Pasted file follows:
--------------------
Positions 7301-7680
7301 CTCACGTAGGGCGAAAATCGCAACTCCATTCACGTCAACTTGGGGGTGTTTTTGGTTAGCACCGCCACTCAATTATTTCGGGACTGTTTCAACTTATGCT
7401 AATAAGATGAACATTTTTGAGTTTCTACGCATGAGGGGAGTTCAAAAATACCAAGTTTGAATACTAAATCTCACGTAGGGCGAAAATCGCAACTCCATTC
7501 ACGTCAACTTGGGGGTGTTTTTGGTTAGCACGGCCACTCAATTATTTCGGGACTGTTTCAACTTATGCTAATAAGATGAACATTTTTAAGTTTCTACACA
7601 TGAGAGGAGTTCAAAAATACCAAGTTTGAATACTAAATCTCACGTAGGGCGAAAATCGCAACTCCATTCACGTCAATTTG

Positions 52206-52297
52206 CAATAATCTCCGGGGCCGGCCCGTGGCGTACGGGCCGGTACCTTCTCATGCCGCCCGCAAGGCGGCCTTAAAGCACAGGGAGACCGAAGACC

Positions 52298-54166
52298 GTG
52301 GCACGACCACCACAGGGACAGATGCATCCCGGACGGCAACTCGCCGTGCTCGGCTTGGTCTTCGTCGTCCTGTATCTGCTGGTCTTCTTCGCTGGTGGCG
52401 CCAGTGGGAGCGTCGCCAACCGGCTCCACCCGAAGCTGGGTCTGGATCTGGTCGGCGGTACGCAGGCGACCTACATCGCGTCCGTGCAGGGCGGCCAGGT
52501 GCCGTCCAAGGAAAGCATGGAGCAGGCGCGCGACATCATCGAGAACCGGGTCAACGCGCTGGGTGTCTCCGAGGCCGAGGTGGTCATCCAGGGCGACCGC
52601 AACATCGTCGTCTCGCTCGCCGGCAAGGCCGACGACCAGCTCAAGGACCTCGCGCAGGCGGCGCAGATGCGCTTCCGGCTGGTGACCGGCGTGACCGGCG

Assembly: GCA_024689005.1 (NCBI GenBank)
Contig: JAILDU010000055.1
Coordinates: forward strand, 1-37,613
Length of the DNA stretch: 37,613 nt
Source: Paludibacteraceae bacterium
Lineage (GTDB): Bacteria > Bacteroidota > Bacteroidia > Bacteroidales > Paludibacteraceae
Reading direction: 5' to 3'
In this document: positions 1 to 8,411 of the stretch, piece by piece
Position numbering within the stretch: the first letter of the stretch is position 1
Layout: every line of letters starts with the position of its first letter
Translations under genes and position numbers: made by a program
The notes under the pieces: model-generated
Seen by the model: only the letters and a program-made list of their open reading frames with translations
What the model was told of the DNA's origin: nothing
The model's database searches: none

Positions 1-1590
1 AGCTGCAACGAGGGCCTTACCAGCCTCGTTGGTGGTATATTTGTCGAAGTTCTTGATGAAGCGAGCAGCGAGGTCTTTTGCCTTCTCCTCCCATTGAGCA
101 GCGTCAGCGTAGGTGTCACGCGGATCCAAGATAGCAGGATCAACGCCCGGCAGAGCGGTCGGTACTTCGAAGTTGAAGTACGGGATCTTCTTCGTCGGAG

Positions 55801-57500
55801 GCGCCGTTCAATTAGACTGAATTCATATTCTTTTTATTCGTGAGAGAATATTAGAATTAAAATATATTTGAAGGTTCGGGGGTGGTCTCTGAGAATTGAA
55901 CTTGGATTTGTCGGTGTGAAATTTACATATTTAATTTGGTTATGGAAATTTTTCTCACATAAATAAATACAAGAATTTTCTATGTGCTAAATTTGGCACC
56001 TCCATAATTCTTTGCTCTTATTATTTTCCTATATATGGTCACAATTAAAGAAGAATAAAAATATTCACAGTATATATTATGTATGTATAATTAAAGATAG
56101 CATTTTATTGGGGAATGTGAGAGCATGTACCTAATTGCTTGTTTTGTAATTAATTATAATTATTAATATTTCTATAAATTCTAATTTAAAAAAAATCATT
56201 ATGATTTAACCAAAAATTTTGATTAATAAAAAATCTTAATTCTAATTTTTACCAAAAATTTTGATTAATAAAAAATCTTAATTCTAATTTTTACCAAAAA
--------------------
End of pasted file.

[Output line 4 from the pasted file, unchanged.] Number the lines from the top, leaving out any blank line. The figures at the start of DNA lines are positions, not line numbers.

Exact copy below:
7501 ACGTCAACTTGGGGGTGTTTTTGGTTAGCACGGCCACTCAATTATTTCGGGACTGTTTCAACTTATGCTAATAAGATGAACATTTTTAAGTTTCTACACA